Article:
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Veneers: Rotary Cut v Flat Cut

There are different types of cuts.

Plain Sliced (or flat cut) veneer: The most commonly used to produce solid oak floors. Using this method, the log is repeatedly sliced parallel to the center. It’s the way most boards are cut, just much thinner layers.

Rotary-cut veneer: Is used to make many unfinished engineered hardwood planks. It is created by spinning the log and peeling off a continuous sheet. Think of it like a roll of paper towels. It is the least-expensive way to produce and it can be laid onto the plywood core layers in one big sheet, so this type of plywood is usually the least expensive. Rotary-cut veneer has wild, random grain patterns.

Rift-sawn veneer: This is a more straight-grained look. It’s made by tilting the log to a slight angle, so that the slices are more perpendicular to the growth rings. Just like with the plain-sliced, the slices get laid out side by side, but the grain pattern shows up as fairly straight lines instead of as a repeating arches. There is a premium price for rift-sawn because the veneer-making process is more involved and it creates more waste.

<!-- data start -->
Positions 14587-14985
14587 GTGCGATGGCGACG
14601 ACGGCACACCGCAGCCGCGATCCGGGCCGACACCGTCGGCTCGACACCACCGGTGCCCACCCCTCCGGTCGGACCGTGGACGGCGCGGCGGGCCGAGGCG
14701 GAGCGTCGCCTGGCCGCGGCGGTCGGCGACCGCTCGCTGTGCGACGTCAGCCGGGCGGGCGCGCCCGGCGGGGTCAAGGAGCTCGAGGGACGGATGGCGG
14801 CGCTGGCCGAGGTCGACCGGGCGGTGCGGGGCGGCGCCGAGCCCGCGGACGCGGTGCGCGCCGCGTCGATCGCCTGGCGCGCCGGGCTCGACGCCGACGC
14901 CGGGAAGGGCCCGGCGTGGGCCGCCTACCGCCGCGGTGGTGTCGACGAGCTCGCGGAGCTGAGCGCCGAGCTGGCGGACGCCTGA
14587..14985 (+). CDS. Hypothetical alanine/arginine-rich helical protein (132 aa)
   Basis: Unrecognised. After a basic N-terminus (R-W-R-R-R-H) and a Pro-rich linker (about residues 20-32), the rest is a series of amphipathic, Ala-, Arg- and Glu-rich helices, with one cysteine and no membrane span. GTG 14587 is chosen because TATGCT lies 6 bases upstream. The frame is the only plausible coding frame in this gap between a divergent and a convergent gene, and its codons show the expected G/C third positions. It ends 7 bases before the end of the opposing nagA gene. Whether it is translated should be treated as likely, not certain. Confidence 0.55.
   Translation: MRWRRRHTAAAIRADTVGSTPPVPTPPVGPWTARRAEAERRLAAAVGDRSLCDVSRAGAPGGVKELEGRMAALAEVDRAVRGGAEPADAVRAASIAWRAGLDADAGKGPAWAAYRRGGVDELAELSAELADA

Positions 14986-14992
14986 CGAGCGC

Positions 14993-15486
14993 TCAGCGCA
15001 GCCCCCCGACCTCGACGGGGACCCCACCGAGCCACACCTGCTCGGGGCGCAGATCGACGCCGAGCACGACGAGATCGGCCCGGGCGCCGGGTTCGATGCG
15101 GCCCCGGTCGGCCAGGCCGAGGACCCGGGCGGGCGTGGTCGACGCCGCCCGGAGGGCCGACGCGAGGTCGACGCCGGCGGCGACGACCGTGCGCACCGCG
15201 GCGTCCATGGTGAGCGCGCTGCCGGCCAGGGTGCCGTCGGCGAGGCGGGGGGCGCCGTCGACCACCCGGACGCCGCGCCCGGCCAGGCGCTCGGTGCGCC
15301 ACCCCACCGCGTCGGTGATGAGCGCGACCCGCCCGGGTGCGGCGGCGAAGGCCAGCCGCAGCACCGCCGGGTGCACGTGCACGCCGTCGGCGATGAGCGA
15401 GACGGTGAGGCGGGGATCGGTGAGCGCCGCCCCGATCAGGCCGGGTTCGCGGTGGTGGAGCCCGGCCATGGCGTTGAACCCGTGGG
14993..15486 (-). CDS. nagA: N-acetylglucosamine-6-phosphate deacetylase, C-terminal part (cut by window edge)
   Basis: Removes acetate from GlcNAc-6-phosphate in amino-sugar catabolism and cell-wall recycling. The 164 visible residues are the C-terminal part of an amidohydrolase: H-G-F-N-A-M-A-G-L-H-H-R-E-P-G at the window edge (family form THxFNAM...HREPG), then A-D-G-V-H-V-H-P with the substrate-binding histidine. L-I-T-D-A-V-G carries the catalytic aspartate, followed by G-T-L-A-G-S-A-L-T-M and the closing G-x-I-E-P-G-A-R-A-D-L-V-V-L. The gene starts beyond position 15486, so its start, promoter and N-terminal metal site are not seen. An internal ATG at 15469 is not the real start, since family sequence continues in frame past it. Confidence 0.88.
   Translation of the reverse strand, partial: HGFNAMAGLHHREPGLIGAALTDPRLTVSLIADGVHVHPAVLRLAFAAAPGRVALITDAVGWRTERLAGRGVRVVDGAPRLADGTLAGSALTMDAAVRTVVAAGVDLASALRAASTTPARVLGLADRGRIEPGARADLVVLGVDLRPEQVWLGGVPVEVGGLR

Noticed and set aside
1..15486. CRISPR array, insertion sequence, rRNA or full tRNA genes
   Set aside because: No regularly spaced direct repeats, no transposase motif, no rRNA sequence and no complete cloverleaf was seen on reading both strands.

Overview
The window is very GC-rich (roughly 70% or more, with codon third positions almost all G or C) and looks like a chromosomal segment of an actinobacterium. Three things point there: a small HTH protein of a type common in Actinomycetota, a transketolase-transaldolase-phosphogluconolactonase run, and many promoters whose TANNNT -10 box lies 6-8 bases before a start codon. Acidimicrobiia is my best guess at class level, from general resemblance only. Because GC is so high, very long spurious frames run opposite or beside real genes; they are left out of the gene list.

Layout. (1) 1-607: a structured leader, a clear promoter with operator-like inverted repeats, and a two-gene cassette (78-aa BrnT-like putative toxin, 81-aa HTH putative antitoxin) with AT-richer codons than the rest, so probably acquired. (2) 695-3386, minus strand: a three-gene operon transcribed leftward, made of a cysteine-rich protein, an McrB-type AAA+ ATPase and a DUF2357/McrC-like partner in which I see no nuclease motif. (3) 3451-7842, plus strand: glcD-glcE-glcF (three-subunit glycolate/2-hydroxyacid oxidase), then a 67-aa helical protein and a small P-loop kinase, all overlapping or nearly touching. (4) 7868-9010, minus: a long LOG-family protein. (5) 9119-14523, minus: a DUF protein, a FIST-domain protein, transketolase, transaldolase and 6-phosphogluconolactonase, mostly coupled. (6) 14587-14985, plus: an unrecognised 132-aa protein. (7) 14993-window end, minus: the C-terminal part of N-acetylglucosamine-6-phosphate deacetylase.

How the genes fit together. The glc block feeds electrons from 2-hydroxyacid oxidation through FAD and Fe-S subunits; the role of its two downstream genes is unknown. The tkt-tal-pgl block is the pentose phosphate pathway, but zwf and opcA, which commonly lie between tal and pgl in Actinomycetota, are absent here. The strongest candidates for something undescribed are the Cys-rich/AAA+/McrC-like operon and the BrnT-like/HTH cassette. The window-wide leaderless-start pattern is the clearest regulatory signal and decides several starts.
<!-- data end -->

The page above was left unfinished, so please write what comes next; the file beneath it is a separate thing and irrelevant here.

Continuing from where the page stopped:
Quarter-sawn veneer: This is also made for very specialized applications. Oak is probably the most common species that gets made into quarter-sawn flooring because when it is cut this way, it has distinctive “flecks” in the grain. Other types of wood can be species are made in quartersawn, too, but they’re less common.

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